Archives for July 2015
Preaching this morning is Brian Crisp. A former chairman of Pullen’s Missions & Outreach Council, Brian has just completed the first year of his studies as a PhD candidate at Vanderbilt University.
Text: 2 Samuel 11:1-15
It is not uncommon for me to ask my colleagues walking the hallowed halls of that august divinity school rather poignant questions such as, “Really, in the cinematic adaptations, who do you think played the better David?” Most of the time such interrogations are met with bewilderment and silence. Yet, those of you in this congregation know that, although embracing the full frivolity of the moment, these questions are posited with purpose. Most of the time.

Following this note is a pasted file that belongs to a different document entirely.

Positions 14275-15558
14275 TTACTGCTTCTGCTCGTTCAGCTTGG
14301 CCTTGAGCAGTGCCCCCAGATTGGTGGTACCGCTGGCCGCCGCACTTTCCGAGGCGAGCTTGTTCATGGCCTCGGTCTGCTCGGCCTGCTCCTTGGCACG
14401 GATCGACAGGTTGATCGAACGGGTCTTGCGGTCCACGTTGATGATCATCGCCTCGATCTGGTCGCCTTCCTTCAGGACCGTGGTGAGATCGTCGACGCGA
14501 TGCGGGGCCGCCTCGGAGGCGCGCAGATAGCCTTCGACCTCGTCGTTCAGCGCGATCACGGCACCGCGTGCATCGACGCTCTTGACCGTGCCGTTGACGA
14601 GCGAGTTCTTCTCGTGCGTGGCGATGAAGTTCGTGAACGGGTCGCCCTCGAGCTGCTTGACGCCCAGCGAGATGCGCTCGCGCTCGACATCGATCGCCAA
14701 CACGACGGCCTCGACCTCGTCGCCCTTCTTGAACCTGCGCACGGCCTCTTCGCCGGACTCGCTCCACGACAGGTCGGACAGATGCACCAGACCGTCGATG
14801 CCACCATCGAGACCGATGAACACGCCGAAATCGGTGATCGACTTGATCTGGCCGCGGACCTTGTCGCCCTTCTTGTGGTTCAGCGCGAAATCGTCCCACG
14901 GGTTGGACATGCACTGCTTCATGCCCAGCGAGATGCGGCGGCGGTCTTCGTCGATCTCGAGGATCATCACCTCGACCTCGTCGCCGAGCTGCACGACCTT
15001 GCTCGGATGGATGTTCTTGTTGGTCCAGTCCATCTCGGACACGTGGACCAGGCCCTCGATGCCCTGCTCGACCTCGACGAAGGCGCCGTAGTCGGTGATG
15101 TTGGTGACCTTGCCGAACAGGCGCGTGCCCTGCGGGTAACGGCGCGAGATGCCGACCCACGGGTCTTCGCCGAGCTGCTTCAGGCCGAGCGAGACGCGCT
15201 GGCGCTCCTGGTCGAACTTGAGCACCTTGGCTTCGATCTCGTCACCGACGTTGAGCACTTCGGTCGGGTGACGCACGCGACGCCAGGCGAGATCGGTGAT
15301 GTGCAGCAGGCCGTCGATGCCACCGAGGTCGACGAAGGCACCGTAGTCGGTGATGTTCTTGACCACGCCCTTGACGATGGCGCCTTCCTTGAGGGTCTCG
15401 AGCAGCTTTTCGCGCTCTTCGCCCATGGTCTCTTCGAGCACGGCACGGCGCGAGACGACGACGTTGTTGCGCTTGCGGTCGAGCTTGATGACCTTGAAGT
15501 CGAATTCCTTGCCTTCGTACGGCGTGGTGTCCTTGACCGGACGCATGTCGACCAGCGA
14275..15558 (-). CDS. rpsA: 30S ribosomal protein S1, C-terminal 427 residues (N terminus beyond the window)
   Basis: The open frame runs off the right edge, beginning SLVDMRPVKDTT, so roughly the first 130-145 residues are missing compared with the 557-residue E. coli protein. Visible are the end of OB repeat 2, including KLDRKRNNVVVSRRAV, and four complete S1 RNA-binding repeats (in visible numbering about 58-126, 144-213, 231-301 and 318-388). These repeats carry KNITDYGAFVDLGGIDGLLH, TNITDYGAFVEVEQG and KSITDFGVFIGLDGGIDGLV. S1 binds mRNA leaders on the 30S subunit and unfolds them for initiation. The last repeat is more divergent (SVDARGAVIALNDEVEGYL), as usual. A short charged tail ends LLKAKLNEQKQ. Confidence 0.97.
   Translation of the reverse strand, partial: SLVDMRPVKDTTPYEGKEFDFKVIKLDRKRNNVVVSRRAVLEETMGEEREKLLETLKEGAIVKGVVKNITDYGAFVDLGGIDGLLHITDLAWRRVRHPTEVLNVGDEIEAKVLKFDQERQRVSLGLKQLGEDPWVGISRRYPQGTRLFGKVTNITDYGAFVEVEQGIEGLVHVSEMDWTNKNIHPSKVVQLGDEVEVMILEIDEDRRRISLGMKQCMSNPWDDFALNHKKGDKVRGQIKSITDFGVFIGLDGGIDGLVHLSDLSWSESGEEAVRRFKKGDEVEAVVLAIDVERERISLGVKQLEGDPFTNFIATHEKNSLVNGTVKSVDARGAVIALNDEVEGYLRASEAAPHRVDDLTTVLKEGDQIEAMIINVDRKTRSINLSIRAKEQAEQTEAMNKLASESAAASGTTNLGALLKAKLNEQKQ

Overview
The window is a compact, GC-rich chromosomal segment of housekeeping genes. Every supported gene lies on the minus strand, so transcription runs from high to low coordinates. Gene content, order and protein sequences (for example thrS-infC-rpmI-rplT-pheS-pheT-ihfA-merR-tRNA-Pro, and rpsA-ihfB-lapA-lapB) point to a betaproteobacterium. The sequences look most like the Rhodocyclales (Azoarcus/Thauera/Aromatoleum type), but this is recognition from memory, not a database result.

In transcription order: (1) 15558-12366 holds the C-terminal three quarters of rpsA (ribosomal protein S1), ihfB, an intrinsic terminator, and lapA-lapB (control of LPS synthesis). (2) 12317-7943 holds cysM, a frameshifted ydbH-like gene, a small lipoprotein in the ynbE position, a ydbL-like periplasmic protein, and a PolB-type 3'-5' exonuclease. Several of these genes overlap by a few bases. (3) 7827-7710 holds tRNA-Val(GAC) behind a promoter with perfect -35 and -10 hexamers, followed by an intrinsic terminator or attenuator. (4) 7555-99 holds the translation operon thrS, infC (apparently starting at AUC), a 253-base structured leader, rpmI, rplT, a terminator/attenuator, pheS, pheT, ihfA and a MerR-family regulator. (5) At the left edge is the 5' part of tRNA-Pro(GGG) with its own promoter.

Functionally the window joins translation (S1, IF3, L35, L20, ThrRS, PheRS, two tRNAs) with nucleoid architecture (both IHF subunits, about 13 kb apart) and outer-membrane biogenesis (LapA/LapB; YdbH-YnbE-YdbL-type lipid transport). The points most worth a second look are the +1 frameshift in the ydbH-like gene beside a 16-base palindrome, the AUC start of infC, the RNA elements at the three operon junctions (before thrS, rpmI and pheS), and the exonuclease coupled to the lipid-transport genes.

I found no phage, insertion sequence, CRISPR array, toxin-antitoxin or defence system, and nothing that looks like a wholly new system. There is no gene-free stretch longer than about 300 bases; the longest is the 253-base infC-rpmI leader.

Hollywood has constantly turned to the Hebrew scriptures for inspiration, and in doing such, has never fallen short of celluloid reproductions of the ancient monarch. The King of Israel has been fleshed out in mediums from animation to lavish melodramas. The Italians, although going for a rather unknown actor to play David, did convince Orson Welles to roam the Israeli countryside portraying an avant-garde Saul in the stark David e Golia. Glossing over any relationship with Jonathan, The Story of David features Jeff Chandler in a pioneer-inspired portrayal that mirrored Chandler’s more famous role as Cochise in the 1950 western, Broken Arrow. Atticus Fitch, I mean Gregory Peck, kept his resolve but lost the legal jargon to dramatize the monarch in the blockbuster love story, David and Bathsheba. The 1980’s, adhering to its nature, produced an over-the-top indulgent epic King David that featured a young Richard Gere scantily clad in an ahistorical ephod dancing for over five minutes before the Ark of the Covenant. Because I am amused so much with this scene, I often open the YouTube clip, mute the volume, and play other music from my library as the soundtrack. This works rather well with “I’ve Got the Horse Right Here” from Guys and Dolls, a musical selection that emphasizes the ancient Israelite’s proclivity for raising amazing horses. Particularly, I love it with “Dancing Machine” by the Jacksons or Whitney Houston’s “I Wanna Dance with Somebody.” Although Gere’s gyrations could not save the film from box office disaster, they can provide moments of levity, and the movie’s trailer continues to catch my attention. Over muted trumpeters and roaring chariots, a narrator firmly proclaims the rightful status of Israel’s ancient ruler: “David, a name for a hero. The lover of Bathsheba. The slayer of Goliath. The rebel. The fighter. The King.”